Passive-Aggressive Popups and Other Acts of Marketing Self-Sabotage

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Marketers often think their online writing is inviting. But to readers it can feel like falling into a hidden temple where the walls are spewing poison darts and they’re being pursued by a big, bone-crushing boulder.

I’m talking about GDPR banners. Popups that show before the content. Misleading headlines. Email capture forms. Gates. Non sequiturs. Needless philosophizing. Language so maddeningly imprecise it says everything and nothing at once.

It’s a struggle out there for the reader who was promised an answer and found the article or post booby-trapped.

Visit a website.

? Close the live chat

? Accept GDPR cookies

? Disallow tracking of location

? Close offer to sign up for emails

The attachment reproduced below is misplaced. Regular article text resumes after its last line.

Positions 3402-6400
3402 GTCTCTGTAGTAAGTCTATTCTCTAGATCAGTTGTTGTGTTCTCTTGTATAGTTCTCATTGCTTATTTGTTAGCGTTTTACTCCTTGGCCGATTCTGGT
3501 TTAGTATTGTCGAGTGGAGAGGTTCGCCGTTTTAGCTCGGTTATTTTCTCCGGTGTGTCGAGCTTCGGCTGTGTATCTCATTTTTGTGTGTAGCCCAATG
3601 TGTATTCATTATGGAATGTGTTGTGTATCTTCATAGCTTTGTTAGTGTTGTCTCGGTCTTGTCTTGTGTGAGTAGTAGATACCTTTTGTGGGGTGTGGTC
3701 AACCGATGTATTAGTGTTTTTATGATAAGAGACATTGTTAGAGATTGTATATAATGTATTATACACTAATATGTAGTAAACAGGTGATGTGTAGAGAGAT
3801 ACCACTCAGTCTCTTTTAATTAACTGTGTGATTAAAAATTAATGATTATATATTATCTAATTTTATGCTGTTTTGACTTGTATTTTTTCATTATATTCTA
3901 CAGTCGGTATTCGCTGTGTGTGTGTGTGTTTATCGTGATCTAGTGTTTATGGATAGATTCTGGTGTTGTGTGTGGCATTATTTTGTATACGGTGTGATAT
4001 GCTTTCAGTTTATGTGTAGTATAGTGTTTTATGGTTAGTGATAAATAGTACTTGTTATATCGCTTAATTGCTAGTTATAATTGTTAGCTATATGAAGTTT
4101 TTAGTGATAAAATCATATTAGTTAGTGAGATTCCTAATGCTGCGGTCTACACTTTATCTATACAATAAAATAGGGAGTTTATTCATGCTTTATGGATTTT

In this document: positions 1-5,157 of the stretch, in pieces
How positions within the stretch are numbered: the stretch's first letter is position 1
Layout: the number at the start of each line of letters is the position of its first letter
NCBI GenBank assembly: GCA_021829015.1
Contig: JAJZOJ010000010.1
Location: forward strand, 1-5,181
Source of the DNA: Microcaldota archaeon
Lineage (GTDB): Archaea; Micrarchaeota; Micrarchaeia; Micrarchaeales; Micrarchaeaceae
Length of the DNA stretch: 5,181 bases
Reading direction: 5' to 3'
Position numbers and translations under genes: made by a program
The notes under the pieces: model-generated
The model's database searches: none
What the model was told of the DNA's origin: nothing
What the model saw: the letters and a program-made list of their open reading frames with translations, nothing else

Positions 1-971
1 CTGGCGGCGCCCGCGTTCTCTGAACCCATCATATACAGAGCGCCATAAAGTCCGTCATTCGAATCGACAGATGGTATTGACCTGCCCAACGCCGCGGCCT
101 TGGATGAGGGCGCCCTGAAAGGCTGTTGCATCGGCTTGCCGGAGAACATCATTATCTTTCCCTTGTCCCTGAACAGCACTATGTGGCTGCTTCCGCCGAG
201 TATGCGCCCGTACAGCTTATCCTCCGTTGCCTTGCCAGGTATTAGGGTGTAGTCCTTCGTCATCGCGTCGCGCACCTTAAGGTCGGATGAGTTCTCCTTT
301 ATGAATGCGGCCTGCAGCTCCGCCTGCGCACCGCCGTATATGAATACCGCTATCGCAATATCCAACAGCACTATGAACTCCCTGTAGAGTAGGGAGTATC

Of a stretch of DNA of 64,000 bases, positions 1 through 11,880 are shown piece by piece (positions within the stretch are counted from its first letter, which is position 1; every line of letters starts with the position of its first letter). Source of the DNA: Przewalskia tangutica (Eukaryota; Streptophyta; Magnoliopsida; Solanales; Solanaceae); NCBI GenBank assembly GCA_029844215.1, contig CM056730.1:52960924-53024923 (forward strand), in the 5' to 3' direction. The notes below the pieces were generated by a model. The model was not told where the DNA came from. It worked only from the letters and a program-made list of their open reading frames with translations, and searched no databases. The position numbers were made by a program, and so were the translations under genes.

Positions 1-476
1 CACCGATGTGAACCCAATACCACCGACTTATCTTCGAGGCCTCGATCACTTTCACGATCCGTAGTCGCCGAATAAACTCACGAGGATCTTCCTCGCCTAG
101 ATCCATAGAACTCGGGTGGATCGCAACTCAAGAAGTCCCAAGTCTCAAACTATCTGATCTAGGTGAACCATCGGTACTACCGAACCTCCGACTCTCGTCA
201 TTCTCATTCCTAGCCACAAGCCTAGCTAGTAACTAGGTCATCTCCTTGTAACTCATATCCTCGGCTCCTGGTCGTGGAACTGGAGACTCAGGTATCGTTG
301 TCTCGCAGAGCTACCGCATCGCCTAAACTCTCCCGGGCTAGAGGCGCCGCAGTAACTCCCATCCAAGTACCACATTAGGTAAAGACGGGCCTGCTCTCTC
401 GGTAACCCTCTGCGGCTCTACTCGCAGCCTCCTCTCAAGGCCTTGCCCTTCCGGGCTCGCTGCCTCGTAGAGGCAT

I tell you, it’s exhausting ??

— Dennis Shiao ?? (@dshiao) November 7, 2019

There are many reasons the reader experience ends up that way.

Partly, it’s too much distance between marketers and their audiences (58% don’t talk to customers even when conducting customer marketing).

Teams also forget that readers are people, too, and they crank up the “monetization” dial beyond what’s bearable.

And for the most egregious error, consider the example of food recipes you find when searching Google (more on this below). And the most unfortunate part? It’s not uncommon in marketing content.

Off-Topic Intros


 

W3Schools

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